It’s not just a gee-whiz science trivia, Devarenne said. B. braunii is a prime candidate for biofuel production because some races of the green algae typically “accumulate hydrocarbons from to 30 percent to 40 percent of their dry weight, and are capable of obtaining hydrocarbon contents up to 86 percent of their dry weight.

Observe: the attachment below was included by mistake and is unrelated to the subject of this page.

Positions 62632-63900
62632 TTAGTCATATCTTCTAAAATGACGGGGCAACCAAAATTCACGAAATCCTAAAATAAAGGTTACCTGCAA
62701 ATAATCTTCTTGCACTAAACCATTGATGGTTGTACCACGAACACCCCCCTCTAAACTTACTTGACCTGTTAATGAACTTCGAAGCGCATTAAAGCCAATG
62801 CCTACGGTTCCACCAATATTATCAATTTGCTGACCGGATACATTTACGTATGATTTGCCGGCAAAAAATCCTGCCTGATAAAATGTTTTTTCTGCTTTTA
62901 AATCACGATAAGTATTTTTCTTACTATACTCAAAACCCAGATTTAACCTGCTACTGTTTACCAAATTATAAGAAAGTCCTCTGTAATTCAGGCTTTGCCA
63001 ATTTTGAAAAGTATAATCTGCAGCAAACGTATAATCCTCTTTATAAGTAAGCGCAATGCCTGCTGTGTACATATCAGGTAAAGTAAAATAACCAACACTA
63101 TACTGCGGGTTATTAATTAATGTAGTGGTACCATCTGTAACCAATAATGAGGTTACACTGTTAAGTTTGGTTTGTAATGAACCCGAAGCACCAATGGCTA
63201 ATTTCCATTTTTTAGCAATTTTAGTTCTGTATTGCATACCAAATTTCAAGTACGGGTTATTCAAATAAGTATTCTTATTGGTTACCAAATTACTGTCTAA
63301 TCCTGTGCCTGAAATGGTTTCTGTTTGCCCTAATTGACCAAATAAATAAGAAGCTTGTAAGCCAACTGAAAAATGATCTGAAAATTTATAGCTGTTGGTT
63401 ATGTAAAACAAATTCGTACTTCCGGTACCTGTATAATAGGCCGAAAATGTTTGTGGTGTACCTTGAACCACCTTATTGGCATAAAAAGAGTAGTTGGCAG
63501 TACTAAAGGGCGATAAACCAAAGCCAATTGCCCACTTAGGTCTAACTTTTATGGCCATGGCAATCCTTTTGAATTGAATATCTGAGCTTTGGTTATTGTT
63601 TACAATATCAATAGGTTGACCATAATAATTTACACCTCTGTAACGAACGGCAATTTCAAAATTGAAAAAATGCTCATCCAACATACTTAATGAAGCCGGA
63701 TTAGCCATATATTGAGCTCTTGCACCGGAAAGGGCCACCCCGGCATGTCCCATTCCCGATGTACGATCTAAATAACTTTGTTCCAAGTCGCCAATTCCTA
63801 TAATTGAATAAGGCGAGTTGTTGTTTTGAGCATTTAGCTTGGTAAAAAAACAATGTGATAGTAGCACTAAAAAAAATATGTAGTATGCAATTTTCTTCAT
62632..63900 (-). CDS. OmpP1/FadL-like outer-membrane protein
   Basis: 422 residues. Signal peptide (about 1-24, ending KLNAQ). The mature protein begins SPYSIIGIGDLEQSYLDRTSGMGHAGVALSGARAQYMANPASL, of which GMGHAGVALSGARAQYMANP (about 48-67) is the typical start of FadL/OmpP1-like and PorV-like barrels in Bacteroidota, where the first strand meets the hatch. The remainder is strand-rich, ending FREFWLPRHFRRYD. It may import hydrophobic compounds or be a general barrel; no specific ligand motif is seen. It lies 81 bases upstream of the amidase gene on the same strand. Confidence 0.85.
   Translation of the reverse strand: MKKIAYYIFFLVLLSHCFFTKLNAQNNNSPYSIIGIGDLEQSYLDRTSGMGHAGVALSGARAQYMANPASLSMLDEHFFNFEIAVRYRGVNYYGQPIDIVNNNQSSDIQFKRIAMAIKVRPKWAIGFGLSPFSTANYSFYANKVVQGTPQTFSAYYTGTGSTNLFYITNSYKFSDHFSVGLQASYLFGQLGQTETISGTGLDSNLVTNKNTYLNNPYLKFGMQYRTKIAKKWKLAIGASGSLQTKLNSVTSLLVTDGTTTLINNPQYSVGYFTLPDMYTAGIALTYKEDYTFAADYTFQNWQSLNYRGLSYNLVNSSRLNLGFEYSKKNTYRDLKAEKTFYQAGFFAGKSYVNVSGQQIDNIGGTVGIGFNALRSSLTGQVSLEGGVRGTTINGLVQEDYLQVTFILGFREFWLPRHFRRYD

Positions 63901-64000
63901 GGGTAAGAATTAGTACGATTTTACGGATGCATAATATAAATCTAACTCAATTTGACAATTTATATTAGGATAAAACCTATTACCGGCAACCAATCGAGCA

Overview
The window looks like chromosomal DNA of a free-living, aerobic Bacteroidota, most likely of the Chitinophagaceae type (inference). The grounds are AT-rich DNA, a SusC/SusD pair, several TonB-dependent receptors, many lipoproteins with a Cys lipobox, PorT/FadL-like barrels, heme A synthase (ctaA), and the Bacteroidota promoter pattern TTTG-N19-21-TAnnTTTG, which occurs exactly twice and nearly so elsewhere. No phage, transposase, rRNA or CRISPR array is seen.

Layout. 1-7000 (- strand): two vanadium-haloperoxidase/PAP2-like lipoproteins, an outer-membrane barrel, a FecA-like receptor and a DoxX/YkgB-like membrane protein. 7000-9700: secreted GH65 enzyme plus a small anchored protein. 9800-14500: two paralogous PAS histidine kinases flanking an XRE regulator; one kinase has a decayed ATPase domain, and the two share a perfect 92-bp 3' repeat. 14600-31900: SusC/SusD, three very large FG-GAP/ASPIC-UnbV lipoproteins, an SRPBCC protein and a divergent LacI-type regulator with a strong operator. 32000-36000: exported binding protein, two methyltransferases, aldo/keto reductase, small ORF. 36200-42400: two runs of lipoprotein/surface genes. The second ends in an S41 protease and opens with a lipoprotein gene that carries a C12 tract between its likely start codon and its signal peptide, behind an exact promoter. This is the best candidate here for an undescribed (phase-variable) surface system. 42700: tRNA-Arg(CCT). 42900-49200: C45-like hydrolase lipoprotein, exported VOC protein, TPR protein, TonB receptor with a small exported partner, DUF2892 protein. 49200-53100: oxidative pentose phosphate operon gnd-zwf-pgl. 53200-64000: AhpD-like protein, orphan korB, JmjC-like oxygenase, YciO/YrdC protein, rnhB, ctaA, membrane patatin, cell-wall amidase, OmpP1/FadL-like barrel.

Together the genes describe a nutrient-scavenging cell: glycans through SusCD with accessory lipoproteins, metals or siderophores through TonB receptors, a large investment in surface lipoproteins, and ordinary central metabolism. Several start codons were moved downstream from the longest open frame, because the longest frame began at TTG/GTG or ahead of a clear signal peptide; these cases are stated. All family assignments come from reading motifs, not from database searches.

“As a group, algae may be the only photosynthetic organism capable of producing enough biofuel to meet transportation fuel demands.”
Devarenne is part of a team comprised of other scientists with AgriLife Research, the University of Kentucky and the University of Tokyo trying to understand more about B. braunii, including its genetic sequence and its family history.
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